Studies give a shot in the arm to promoting vaccination
MedWire News: Schools can play an important role in promoting vaccination of children and adolescents, suggest investigators in studies from two groups.
In a demonstration study, 265 girls in the Denver, Colorado public school system who were missing one or more recommended adolescent vaccinations received reminders about the need for additional immunizations.
At the end of the 6-month study, 77% of the girls had received one or more vaccines, and 45% had received all of their recommended adolescent immunizations. In all, 68% received needed vaccines for tetanus toxoid, reduced diphtheria toxoid and acellular pertussis, 57% received quadrivalent meningococcal conjugate vaccine, and 59% received the first human papillomavirus vaccine.
Allison Kempe (University of Denver, Colorado) and team also conducted a randomized controlled trial in which 264 sixth-grade boys were assigned to receive either reminders or usual care. In all, 66% of boys assigned to receive reminders received at least one recommended vaccine, and 59% received all study vaccines. The cost of the recall program was estimated to range from $ 1.12 to 6.87 per child immunized.
In a second study, investigators from the National Center for Immunization and Respiratory Diseases in Atlanta, Georgia, examined whether middle school vaccination requirements were associated with better vaccine coverage of adolescents.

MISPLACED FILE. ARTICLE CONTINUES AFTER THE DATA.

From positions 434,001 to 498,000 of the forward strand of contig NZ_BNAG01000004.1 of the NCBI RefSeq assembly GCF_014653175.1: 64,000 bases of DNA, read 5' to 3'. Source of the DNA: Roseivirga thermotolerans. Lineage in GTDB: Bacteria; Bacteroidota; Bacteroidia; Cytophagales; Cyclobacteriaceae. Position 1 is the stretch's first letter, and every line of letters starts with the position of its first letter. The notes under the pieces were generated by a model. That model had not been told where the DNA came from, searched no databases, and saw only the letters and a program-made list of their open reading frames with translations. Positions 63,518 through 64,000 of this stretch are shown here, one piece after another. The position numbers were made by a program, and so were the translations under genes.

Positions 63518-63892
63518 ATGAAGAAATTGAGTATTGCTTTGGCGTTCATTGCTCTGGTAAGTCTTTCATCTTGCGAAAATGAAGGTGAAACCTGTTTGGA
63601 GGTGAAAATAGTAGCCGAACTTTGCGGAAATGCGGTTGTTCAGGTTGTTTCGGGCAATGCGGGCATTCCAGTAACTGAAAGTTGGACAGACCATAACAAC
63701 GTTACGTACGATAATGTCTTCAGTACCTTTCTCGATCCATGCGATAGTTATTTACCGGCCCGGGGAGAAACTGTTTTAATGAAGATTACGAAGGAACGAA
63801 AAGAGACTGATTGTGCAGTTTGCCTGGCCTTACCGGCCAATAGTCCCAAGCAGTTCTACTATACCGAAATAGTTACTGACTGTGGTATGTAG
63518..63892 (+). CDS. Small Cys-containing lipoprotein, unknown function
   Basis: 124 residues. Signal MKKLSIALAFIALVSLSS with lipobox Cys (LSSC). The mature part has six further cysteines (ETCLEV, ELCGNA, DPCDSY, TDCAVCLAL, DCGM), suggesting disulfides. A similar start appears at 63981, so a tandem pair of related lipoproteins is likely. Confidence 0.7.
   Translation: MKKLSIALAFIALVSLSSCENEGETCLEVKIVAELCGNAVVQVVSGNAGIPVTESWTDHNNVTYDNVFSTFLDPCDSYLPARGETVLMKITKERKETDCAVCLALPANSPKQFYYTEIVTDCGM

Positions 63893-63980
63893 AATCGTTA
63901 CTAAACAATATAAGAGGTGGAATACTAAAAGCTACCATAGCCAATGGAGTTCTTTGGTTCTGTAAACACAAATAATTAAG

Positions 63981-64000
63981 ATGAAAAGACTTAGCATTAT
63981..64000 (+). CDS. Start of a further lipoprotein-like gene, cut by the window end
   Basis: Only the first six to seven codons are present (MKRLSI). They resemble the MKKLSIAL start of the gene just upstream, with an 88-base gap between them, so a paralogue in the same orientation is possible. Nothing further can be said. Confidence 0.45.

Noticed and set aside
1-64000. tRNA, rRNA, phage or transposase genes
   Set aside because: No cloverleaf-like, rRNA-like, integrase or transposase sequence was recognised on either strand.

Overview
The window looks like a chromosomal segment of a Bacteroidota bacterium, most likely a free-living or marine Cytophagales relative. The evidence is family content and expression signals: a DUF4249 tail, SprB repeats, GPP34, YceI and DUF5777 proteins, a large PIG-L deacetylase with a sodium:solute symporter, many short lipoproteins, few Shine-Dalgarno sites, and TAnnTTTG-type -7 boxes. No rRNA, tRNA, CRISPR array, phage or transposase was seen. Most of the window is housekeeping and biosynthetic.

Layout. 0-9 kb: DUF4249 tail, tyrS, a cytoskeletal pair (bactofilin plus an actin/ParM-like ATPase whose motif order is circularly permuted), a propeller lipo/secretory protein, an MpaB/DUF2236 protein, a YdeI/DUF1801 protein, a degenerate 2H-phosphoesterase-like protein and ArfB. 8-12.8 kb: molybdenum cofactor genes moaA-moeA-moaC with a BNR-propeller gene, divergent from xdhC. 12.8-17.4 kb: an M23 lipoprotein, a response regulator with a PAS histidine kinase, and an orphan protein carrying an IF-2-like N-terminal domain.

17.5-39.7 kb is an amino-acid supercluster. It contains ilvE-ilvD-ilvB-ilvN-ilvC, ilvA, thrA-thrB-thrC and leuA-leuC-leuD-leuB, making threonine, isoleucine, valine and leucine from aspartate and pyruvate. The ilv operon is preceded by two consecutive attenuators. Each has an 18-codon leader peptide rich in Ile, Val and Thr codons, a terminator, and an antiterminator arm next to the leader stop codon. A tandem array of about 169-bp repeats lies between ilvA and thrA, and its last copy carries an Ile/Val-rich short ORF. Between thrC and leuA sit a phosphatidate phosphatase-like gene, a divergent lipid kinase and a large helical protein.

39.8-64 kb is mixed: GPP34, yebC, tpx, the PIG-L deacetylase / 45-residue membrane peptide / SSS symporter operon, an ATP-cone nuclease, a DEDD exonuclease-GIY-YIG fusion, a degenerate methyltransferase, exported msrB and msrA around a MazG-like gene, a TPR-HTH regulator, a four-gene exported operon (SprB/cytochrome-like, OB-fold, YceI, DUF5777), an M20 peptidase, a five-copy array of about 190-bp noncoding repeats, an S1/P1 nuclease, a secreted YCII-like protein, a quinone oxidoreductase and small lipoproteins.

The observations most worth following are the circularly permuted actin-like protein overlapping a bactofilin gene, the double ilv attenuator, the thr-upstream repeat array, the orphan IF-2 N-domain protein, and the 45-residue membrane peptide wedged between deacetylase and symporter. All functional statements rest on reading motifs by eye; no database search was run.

Erin Bugenske and co-workers looked at middle-school entry requirements for three recommended vaccines in all 50 states and the District of Columbia for the 2008-2009 school year. The vaccines were tetanus/diphtheria-containing (Td) or tetanus/diphtheria/acellular pertussis (TdaP), meningococcal conjugate (MenACWY), and human papillomavirus. Some states required only that parents/guardians be given information about the vaccine-preventable diseases covered by the immunization; others had no patient-education requirements.
In all, 32 states had requirements for Td or TdaP, with 14 specifically requiring TdaP; no states required patient education about this vaccine. Three states required MenACWY vaccine and 10 others required only education. Only one state (Virginia) required HPV vaccine, and five required education.
The authors found that compared with states without vaccine or education requirements, immunization requirements were associated with significantly higher coverage for MenACWY (71 vs 53%) and Td/TdaP (80 vs 70%). Education-only requirements did not improve coverage levels.
By Neil Osterweil